The increase in legislation supporting the legalization of cannabis or marijuana has helped more people become more familiar with tetrahydrocannabinol or THC.

However, THC is far from the only cannabinoid or cannabis compound you can find in marijuana. Many people are also familiar with THC's cousin, cannabidiol or CBD, but few know about THCA.

No, THCA isn't a typo. It's a whole other cannabinoid. Adding just one letter at the end of THC can change many things — from people's knowledge and perception about it to its chemical composition and how to take cannabis to get more of it.

THCA vs. THC

Every cannabis-based product from a High Profile dispensary, whether recreational or not, comes with an extensive product label. These labels are filled with an alphabet soup of capital letters: THC, THCA, CBD, CBG, CBN, and more. Each label details the cannabinoid and terpene profile down to the exact percentages.

Upon careful inspection of these labels, you’ll likely notice a trend — THCA almost always has a much higher content than THC and other cannabinoids. You might find yourself wondering, “What is THCA and why does it have a higher content percentage than THC? Is there really any difference?”

What is THC?

Understanding THCA and its difference from THC begins with a basic understanding of THC.

THC, or more formally delta-9-tetrahydrocannabinol, is one of the hundreds of cannabinoids found in cannabis plants, such as marijuana or hemp. THC is an active ingredient derived from the leaves, flowers or buds, and stem of the marijuana plant. However, it isn’t found in the raw or freshly picked parts of the plant.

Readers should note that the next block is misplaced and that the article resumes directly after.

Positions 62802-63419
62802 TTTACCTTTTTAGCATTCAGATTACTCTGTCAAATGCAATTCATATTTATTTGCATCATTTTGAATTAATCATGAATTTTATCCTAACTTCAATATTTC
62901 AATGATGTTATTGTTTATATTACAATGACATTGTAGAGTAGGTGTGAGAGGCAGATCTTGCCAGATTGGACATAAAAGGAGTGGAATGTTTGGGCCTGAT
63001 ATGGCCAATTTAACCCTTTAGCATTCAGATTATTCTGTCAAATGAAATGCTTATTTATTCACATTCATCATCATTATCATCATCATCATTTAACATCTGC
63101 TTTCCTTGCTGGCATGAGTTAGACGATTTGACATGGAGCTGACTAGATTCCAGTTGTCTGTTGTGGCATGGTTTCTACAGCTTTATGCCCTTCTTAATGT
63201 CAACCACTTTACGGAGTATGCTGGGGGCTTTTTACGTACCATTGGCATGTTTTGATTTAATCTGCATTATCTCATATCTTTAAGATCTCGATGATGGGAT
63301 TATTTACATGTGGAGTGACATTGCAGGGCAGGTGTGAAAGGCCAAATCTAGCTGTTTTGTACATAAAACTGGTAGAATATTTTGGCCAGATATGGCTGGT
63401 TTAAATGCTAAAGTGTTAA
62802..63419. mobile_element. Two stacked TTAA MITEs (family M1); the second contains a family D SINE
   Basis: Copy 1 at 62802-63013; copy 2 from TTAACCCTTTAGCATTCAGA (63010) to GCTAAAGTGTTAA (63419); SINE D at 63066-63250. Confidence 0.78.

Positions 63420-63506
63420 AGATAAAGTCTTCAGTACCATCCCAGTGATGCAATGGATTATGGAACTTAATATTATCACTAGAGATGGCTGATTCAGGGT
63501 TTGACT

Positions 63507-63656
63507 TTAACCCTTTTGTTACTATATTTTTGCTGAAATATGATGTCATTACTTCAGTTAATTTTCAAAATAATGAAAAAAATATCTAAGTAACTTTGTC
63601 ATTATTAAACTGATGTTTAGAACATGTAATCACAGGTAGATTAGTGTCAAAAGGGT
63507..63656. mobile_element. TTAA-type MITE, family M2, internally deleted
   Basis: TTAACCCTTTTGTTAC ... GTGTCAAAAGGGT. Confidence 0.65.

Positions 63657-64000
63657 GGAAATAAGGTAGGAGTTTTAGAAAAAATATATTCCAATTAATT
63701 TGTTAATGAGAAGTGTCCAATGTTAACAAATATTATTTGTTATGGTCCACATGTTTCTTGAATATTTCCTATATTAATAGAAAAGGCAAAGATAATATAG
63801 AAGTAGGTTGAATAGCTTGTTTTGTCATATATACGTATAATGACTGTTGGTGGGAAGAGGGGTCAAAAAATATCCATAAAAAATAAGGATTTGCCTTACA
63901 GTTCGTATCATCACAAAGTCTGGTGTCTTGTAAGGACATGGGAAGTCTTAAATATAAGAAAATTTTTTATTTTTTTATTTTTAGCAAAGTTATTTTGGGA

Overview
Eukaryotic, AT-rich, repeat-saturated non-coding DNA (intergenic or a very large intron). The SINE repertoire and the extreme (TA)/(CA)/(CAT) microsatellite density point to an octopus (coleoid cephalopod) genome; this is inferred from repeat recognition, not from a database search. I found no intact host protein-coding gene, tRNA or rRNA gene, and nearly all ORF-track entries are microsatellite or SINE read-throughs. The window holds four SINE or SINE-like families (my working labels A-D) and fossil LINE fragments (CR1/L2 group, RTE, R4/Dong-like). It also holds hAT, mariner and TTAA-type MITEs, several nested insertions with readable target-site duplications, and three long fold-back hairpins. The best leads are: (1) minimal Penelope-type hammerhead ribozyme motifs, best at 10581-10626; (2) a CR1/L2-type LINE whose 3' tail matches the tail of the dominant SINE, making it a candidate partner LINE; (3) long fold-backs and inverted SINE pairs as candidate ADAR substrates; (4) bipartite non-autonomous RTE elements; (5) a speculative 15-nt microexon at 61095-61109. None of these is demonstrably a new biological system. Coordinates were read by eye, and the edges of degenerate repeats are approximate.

THC is also primarily known for being the defining factor behind the legality of cannabis products on a state and federal level.

What is THCA?

THCA stands for tetrahydrocannabinolic acid. Like THC, it is also a cannabinoid naturally found in marijuana. THCA also shares a similar chemical composition to THC, with the only difference being an additional carboxyl group.

Having almost the same chemical structure except for an extra carboxyl group makes THCA the acidic form of THC. This slight difference in structure means that THCA works differently to THC. Unlike THC, THCA is an inactive compound. THCA is also present in raw, live, freshly-picked, and unprocessed parts of the plant.

More importantly, THCA is the precursor to THC. Heat, burning, and prolonged exposure to air or drying out marijuana triggers the chemical reaction that converts THCA into THC.

Keeping It Simple

Here’s a quick and simplified recap of the differences between THCA vs. THC:

  • THCA is an inactive compound, while THC is active.

  • THCA becomes THC when you burn, heat up, or dry out marijuana. THCA is present in live, raw, freshly-harvested cannabis, while THC comes from processed cannabis.

Turning THCA Into THC

Decarboxylation turns THCA into THC by removing the extra carboxyl group in its chemical structure. This chemical reaction is triggered by exposure to high temperatures, heat, or light.

This process changes THCA’s chemical composition or structure, converting it into THC.